Home » Utah Bionic Leg: A new prosthesis that’s lighter and smarter

Utah Bionic Leg: A new prosthesis that’s lighter and smarter

by Coffee Table Science

Image Source: Pixabay

The way many of us naturally move around the world on two legs may seem easy, but thousands of people worldwide each year are faced with the challenge of ambulating with just one leg (1). To add to this tremendous challenge, lower-limb amputees also face the task of learning to work with an artificial leg that’s often clunky, clumsy, or both. To make this task less taxing, new technology must be engineered that allows prosthetic legs to be lighter and automatically adaptable to the terrain through which they move.

Researchers Dr. Minh Tran and Dr. Lukas Gabert at University of Utah’s Bionic Engineering Lab are working to develop a prosthetic leg that does just that. The Utah Bionic Leg has powered knee and ankle joints, and automatically adusts to the force and swinging motion needed to perform vastly different actions, like walking or standing up from a chair, that able-bodied people might take for granted.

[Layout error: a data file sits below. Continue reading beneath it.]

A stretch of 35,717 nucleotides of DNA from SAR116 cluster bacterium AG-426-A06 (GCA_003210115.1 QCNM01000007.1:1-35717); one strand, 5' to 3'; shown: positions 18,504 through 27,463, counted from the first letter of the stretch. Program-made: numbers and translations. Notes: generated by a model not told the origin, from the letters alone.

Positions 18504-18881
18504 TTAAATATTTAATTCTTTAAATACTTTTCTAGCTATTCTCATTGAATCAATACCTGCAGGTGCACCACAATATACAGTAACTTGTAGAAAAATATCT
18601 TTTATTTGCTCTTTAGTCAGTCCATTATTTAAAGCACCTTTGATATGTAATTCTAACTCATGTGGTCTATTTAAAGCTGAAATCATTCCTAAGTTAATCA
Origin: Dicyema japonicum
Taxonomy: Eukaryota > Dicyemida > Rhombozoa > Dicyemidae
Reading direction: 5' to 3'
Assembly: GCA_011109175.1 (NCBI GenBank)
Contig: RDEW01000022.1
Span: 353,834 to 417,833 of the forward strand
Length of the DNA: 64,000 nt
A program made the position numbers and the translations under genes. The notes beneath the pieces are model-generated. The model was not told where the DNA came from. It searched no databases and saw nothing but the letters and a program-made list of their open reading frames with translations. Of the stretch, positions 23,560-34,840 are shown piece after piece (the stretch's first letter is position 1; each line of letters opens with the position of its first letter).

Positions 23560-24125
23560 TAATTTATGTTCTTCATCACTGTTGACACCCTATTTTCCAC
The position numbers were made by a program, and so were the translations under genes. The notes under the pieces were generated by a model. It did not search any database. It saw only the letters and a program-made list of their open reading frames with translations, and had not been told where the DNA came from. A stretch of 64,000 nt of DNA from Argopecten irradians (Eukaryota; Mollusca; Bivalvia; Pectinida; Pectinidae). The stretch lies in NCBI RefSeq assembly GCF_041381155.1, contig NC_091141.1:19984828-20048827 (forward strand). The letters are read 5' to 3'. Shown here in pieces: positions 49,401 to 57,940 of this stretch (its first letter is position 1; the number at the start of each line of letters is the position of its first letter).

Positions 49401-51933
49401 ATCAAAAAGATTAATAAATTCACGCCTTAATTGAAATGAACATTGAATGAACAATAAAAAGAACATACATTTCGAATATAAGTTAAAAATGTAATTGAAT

Coffee Table Science spoke to Dr. Tran (T) and Dr. Gabert (G) to learn more.


Dr. Minh Tran                                      Dr. Lukas Gabert         

CTS: Can you describe the novelty of the Utah Bionic Leg for our readers?

T&G: The Utah Bionic Leg is a powered prosthesis with motors and batteries that can actively assist amputee users during important activities of daily living such as walking, climbing stairs, and standing up from a chair. This is not possible with the commonly prescribed passive prostheses, which can only provide resistance but not assistance. 

The most important feature of our bionic leg is that it is powerful but also very light, as light as passive prostheses and about half of other powered prostheses. With this device, we hope to improve the real-world mobility of above-knee amputees, many of whom can benefit from active assistance but cannot tolerate the large weight of existing powered devices.